Summary of NACI statement of December 18, 2023: Updated guidance on influenza vaccination during pregnancy
Organization: Public Health Agency of Canada
Date published: 2023-12-18
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- On December 18, 2023, the Public Health Agency of Canada (PHAC) released the National Advisory Committee on Immunization's (NACI) Updated guidance on influenza vaccination during pregnancy. This guidance is based on current evidence and NACI expert opinion.
- Seasonal influenza is a respiratory illness that can result in severe complications, including hospitalization, ICU admission, and even death, particularly for certain vulnerable groups. Pregnant individuals, along with infants under six months of age, are particularly at risk of severe illness from an influenza infection.
- Despite being at high risk of severe illness, uptake of the influenza vaccine is lower among pregnant individuals than people who are not at high risk.
- A recommendation from a healthcare provider is the most important factor when deciding to be vaccinated, therefore ensuring providers are well informed of the most recent evidence and can communicate the importance of seasonal influenza vaccination during pregnancy is important for improving vaccine uptake.
- As a result, NACI recently completed a comprehensive review of evidence from clinical trials and real-world data on the on the safety, efficacy, and effectiveness of influenza vaccination during pregnancy, including the benefits and risks to the developing fetus and infants under six months of age.
- NACI concluded that the evidence continues to support the safety and effectiveness of influenza vaccination during pregnancy. Influenza vaccination reduces the risk of influenza and has no identified link to negative outcomes in pregnant individuals or their infants.
- Following its thorough review:
- NACI continues to strongly recommend that influenza vaccines should be offered annually, at any stage in the pregnancy (i.e. in any trimester).
- NACI continues to strongly recommend the inclusion of all pregnant individuals, at any stage of pregnancy, among those who are particularly recommended to receive influenza vaccination.
- NACI reaffirms its recommendation that influenza vaccination may be given at the same time as, or at any time before or after administration of another vaccine, including the COVID-19 or pertussis vaccine.
- NACI is committed to following vaccine safety information and efficacy/effectiveness data for pregnant individuals as they evolve and will update guidance as needed.
For the full statement, including supporting evidence and rationale, please see the NACI Statement: Updated guidance on influenza vaccination during pregnancy.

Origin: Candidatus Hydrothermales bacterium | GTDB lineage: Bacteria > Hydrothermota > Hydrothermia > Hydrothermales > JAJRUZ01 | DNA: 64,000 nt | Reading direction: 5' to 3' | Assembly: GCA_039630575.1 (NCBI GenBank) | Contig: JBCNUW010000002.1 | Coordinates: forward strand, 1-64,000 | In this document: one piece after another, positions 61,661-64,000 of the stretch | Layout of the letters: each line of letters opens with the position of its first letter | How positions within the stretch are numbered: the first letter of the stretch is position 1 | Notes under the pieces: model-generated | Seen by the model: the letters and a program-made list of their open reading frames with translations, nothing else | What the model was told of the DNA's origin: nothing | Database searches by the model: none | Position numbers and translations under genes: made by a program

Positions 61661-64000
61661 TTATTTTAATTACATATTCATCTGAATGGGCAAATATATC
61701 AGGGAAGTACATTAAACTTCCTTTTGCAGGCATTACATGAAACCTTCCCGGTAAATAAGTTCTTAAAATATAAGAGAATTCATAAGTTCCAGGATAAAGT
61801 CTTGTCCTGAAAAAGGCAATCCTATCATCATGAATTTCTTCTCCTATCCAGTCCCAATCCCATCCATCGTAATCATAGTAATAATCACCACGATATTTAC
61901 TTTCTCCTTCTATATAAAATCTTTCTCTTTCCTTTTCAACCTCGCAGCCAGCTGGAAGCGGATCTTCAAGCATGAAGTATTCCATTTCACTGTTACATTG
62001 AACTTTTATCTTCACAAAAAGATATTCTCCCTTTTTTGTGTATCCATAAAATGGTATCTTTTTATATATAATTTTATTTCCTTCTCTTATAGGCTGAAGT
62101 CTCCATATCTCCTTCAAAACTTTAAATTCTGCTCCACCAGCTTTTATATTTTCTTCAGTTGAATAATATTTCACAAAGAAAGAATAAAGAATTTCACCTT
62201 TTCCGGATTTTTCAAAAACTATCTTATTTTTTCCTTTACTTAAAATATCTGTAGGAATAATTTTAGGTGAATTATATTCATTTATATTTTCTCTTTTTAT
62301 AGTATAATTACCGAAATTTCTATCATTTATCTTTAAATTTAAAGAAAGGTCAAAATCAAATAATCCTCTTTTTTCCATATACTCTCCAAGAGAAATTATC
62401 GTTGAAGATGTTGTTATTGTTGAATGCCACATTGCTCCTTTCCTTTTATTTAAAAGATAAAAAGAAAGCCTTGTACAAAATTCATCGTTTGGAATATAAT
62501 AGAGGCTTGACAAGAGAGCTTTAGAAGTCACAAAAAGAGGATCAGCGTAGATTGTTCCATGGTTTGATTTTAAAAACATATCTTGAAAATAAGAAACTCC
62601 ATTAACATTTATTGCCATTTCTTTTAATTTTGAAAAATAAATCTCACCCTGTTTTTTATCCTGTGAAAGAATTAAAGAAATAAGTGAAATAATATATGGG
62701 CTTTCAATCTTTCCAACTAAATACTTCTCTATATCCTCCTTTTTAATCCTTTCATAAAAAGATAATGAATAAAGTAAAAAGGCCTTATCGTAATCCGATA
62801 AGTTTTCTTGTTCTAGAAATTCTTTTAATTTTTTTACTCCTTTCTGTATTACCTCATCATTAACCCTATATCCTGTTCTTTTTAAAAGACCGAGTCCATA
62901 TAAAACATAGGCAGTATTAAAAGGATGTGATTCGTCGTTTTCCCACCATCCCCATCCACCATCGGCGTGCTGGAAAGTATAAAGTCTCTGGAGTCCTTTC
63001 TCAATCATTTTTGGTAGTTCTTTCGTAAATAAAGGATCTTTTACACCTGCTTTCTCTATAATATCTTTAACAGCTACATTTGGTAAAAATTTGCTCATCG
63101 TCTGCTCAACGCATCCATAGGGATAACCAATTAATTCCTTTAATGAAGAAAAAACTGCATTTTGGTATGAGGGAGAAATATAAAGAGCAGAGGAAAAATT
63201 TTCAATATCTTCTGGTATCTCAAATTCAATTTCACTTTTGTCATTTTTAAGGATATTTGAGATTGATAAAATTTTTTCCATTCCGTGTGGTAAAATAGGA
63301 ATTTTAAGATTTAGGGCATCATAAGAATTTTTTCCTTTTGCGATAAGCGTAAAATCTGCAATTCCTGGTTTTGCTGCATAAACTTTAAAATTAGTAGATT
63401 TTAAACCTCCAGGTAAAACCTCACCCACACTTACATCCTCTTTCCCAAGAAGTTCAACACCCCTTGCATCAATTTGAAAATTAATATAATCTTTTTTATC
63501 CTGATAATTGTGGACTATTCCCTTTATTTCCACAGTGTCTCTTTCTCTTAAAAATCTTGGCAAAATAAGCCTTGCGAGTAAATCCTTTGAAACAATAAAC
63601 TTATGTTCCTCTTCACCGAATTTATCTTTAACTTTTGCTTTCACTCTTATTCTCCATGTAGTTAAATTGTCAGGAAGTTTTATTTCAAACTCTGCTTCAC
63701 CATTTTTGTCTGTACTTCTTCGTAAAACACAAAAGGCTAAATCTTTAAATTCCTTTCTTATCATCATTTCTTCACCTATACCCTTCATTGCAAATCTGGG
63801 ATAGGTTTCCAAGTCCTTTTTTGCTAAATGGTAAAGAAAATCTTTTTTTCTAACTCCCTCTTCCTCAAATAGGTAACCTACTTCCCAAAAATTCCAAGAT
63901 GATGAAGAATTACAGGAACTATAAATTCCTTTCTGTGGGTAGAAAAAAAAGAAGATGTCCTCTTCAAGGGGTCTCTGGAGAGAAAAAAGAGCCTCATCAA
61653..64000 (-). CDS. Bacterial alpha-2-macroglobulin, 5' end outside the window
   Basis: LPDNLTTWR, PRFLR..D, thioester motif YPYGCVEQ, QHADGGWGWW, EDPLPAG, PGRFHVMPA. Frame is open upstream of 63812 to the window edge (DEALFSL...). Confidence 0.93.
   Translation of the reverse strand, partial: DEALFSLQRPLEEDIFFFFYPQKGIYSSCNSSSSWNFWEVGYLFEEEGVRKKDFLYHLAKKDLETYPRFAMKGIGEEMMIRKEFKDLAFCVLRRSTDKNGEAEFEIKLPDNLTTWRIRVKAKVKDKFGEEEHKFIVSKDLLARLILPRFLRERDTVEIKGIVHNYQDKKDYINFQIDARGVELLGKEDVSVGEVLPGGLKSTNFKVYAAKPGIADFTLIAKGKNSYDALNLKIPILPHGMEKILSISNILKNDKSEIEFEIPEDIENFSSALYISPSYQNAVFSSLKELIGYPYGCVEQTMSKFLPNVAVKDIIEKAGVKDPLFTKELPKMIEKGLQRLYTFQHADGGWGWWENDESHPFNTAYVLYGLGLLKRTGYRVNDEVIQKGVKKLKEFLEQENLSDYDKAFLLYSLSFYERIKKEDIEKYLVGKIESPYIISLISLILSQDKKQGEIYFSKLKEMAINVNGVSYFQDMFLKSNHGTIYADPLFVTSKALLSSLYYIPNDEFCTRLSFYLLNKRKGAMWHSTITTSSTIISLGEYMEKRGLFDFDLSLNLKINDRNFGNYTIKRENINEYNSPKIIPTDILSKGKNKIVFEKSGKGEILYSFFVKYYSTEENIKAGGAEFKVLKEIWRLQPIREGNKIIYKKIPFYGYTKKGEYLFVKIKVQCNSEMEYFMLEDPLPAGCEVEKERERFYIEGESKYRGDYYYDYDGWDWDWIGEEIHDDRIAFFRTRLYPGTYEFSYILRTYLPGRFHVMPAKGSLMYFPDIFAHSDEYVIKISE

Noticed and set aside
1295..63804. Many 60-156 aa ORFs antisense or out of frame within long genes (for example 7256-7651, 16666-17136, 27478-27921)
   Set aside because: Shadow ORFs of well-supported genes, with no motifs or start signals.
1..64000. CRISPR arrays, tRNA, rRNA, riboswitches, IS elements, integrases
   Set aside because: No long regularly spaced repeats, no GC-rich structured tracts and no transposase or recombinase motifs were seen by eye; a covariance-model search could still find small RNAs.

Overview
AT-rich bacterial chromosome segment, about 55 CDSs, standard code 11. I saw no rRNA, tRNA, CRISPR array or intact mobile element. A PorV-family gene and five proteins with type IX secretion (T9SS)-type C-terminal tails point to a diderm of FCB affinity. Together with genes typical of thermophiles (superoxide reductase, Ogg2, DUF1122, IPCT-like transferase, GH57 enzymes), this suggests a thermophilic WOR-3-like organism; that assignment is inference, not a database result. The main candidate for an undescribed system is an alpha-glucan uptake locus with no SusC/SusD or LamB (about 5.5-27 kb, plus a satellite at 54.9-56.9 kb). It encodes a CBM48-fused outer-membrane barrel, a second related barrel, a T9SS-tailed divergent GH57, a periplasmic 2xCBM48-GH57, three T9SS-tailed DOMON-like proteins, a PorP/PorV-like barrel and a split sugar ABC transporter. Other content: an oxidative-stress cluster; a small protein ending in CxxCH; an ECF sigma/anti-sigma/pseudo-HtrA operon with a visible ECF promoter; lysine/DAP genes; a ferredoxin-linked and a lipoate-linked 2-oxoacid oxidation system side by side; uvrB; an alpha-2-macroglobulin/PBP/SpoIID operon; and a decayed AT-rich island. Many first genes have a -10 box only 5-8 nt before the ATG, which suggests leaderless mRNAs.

For a full list of people who are particularly recommended to receive the influenza vaccine, please see priority groups for influenza vaccination in the NACI statement on seasonal influenza vaccine for 2023–2024.
For more information on NACI recommendations related to seasonal influenza vaccination, please see the Canadian Immunization Guide chapter on influenza vaccines and NACI statement on seasonal influenza vaccine for 2023–2024, as well as additional statements on the NACI web page.
What you need to know
- Overall, NACI recommends that an age-appropriate influenza vaccine should be offered annually to anyone six months of age and older, provided they do not have a contraindication to the vaccine.
- Pregnant individuals, their fetuses, and infants are at high risk of severe disease from influenza. Pregnant persons are prioritized for influenza vaccination during pregnancy; however, vaccination rates among this group remain low.
- NACI's Updated guidance on influenza vaccination during pregnancy presents key information and evidence to support provincial and territorial vaccine programs and primary care providers in recommending the influenza vaccine to pregnant individuals.
- A significant number of studies have been published on influenza vaccination during pregnancy. Given the importance and impact of this public health intervention, NACI undertook an evaluation of the complete body of evidence to inform its updated recommendations.
- NACI completed a comprehensive review of evidence from clinical trials and real-world data. NACI concluded that the evidence continues to support the safety and effectiveness of influenza vaccination during pregnancy. Influenza vaccination reduces the risk of influenza and has no link to negative outcomes in pregnant individuals or their infants.
- Giving recommended influenza vaccine at the same time as, or at any time before or after another vaccine is safe during pregnancy, despite the potential for mild side effects like fever. There is no evidence linking vaccine-related fevers to any negative effects on pregnancy or the infant.
- In pregnant individuals it is recommended to use either inactivated or recombinant influenza vaccines.
- There is no influenza vaccine currently approved in Canada for infants under six months of age. Getting vaccinated during pregnancy can protect an infant from influenza during the first several months after birth when they are at higher risk of complications from the infection.
For the full statement, including supporting evidence and rationale, please see NACI statement: Updated guidance on influenza vaccination during pregnancy.
For more information on the benefits and safety of recommended vaccines during pregnancy and breastfeeding, please refer to the Canadian Immunization Guide (CIG).
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